Received Date: April 25, 2016; Accepted Date: May 16, 2016; Published Date: May 23, 2016
Citation: Li Y, Wu Y, Lu T, Yuan M, Cui Y, et al. (2016) Polymorphisms in the Osteoprotegrin Gene with Risk of Osteoporosis and Urinary Calcium Level in a Chinese Population. J Osteopor Phys Act 4:176. doi:10.4172/2329-9509.1000176
Copyright: © 2016 Li Y, et al. This is an open-access article distributed under the terms of the Creative Commons Attribution License, which permits unrestricted use, distribution, and reproduction in any medium, provided the original author and source are credited.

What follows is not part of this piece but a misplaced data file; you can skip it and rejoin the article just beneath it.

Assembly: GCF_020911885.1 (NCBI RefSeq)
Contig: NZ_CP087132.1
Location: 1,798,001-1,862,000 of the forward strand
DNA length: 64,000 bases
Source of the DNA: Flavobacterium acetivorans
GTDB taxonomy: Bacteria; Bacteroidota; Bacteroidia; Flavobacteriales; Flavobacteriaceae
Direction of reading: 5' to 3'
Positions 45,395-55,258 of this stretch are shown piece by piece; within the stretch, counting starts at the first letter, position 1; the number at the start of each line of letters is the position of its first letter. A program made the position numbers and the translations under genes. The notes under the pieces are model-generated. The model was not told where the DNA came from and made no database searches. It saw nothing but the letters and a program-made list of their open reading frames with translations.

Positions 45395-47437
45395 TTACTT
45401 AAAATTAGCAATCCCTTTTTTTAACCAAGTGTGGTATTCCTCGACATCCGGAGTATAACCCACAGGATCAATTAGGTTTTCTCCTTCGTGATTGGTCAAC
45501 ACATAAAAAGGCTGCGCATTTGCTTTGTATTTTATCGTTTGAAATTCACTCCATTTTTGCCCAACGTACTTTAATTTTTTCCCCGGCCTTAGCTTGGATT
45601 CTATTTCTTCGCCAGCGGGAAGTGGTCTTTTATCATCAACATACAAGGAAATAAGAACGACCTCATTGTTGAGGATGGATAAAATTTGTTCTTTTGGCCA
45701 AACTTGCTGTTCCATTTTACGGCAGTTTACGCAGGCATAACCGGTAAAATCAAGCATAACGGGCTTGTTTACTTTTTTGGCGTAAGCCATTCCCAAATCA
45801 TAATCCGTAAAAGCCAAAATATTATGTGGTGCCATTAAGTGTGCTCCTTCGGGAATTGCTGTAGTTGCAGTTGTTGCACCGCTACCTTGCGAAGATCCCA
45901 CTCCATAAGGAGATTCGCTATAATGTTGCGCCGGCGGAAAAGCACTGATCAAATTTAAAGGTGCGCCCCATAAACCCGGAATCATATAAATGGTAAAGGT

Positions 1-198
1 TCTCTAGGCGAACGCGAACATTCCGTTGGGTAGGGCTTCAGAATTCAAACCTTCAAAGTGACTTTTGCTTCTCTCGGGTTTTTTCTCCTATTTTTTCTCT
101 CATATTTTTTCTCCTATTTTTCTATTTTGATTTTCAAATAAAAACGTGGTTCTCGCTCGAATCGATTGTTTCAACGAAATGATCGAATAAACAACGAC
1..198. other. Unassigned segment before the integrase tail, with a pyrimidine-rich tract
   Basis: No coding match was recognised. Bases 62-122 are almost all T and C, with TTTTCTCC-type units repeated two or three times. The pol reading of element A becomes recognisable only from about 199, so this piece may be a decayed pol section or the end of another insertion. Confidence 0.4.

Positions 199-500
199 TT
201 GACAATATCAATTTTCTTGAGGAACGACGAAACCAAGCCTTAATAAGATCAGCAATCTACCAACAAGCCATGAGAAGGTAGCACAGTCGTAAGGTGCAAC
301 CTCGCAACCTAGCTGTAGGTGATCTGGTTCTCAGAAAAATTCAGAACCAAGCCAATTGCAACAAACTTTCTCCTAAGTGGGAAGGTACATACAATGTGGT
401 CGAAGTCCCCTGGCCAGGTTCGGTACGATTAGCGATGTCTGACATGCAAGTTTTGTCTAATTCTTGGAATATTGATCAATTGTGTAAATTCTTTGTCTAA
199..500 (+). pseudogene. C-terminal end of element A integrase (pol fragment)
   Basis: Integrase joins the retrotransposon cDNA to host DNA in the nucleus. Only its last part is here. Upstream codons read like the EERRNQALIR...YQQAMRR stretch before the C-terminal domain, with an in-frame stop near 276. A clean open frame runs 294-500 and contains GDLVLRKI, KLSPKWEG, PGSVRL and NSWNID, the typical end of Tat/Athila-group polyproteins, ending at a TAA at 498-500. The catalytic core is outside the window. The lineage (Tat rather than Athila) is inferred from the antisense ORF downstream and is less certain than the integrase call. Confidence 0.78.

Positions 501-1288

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Osteoporosis is an age-related disease caused by imbalanced calcium metabolism identified to be associated with genetic variations of multiple genes including osteoprotegrin (OPG). While bone mineral density (BMD) predicts the risk of osteoporotic fractures, the urinary calcium level (UCL) may reflect calcium metabolism, which thereby indicates osteoporotic trends. BMD of 1,206 local Chinese geriatrics in Shanghai was measured by dual X-ray absorptionmetry. UCL were examined in 728 fasting geriatric urine samples by photometry. Genotyping of the OPG SNPs rs1032128, rs334061 and rs3134063 in 481 subjects including healthy controls, osteopenia and osteoporosis patients was performed and the association between the OPG SNP variations and UCL was assessed among all comparative groups. Differences in age and BMD were statistically significant between males and females with either normal BMD or osteopenia, but were not between those with osteoporosis. Significant correlations were found between BMD and genotypes of rs1032128 in males, and between BMD and age in females. The genotypes of rs1032128 were significantly correlated with BMD in males, but were correlated with UCL in females. UCL was significantly correlated with BMD in males but was associated with rs1032128 genotypes in females. The AA type of rs1032128 was independently associated with risk of osteoporosis in males. The GG type of rs1032128 was negatively associated with UCL in males but was positively associated with UCL in females. Our data suggest that the genotypes of the OPG SNP rs1032128 may protect old males from osteoporosis development, and that UCL may be useful to predict osteoporosis if combined with the genotypes of the OPG SNP, at least in some local Chinese geriatrics.